Jerry Sandusky‘s trial, set for May 14, is going to be here before we know it. In the meantime, the constant pretrial motions are just part of the game.
Last week, the judge presiding over Sandusky’s case — the former Penn State defensive coordinator is facing over 50 counts of child-sex abuse — denied a motion requesting a delay in trial to some time in mid-July. The judge did, however, give prosecutors one week to turn over information from witnesses identified in investigative materials to Sandusky’s lawyers.
The defense had asked for more information from prosecutors, in addition to the delay, to assist in Sandusky’s defense. Some of that information was handed over late last week, but a motion filed Monday by the Pennsylvania state attorney general’s office argued that Sandusky and his lawyers should not be provided with other materials.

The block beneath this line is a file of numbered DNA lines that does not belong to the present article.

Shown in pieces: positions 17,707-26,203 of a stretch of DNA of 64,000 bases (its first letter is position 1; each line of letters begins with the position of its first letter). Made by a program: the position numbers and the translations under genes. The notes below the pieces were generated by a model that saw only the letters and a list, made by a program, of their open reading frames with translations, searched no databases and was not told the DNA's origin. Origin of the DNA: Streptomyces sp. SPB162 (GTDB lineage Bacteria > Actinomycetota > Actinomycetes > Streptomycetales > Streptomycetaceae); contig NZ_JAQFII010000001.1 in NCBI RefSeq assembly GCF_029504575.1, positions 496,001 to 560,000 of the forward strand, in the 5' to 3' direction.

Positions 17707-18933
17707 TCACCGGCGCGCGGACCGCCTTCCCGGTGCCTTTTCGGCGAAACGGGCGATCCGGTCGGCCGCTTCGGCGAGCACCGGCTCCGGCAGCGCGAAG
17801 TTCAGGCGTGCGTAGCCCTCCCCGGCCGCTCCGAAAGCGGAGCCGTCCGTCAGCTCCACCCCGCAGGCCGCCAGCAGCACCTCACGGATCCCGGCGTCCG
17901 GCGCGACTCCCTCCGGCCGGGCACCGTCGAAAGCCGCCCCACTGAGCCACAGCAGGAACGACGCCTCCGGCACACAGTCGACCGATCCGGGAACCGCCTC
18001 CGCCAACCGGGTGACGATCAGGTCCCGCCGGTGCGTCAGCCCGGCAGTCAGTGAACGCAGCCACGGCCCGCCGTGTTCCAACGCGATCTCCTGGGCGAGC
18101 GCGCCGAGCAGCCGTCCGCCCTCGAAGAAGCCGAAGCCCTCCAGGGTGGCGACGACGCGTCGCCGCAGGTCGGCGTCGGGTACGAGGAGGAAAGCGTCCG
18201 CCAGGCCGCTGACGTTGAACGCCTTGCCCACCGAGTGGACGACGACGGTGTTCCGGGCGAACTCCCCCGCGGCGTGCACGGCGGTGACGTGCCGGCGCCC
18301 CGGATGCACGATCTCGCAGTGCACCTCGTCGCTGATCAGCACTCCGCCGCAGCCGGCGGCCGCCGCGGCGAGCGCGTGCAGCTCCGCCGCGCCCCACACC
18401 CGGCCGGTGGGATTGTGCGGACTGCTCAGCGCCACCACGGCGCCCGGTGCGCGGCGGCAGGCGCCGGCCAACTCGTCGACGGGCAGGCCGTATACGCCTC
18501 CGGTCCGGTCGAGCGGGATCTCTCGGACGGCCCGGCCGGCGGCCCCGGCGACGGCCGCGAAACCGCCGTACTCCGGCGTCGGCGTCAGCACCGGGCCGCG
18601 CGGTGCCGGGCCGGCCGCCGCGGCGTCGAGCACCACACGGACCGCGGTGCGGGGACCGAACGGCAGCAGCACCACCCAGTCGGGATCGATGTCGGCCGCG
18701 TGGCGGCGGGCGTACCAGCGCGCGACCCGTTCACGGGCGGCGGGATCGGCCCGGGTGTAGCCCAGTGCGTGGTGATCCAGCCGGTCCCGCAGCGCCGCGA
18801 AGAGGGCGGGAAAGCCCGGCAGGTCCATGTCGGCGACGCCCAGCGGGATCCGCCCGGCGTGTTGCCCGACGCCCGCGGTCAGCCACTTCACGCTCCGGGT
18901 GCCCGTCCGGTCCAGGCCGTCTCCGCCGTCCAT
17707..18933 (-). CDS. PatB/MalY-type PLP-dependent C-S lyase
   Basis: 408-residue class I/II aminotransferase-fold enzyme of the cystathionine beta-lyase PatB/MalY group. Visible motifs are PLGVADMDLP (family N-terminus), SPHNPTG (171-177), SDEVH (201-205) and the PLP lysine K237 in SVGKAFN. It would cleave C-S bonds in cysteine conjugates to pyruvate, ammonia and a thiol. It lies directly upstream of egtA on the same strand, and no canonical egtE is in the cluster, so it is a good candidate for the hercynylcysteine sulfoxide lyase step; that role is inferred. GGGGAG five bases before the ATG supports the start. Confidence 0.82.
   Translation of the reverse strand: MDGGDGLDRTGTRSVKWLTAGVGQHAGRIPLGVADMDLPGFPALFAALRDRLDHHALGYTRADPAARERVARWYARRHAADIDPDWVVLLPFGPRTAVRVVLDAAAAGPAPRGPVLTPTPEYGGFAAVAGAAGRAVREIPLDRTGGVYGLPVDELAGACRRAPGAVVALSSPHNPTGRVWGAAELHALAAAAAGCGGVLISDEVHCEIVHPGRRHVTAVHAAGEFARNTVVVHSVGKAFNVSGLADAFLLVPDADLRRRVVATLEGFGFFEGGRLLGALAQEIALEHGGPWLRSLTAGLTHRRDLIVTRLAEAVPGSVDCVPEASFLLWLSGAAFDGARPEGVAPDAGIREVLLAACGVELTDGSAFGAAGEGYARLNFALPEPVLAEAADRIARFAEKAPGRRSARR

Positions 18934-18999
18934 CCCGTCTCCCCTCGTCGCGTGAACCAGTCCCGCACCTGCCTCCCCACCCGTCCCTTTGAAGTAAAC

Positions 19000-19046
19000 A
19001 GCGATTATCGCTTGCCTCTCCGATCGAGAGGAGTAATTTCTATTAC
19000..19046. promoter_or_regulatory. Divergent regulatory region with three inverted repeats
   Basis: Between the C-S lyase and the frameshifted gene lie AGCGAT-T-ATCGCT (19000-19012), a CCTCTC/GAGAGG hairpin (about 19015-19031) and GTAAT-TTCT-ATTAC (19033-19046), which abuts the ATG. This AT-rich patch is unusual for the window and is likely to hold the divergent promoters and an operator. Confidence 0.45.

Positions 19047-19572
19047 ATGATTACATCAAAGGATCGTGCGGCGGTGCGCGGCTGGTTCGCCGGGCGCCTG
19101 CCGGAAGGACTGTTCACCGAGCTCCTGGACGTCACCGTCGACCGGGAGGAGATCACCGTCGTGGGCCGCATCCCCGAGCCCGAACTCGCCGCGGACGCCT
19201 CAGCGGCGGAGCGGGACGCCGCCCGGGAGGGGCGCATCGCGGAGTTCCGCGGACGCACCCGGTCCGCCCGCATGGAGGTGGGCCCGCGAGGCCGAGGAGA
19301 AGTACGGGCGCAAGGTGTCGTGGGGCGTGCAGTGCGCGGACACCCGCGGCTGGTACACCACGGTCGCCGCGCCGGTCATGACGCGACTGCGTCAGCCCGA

From the Associated Press report:
The 15-page response by state prosecutors said the former Penn State assistant football coach has no right through the court discovery process to records that consist of grand jury matters, pertain to ongoing investigations or amount to private personal information.
They also said Sandusky should not get psychological evaluations regarding purported victims or juvenile arrest records for someone who isn’t a “charged victim.”
“The prosecution is not required to turn over every piece of evidence which might possibly assist the preparation of the defense,” wrote senior deputy attorney general Jonelle H. Eshbach. The document was dated last Wednesday but docketed by Centre County court officials on Monday.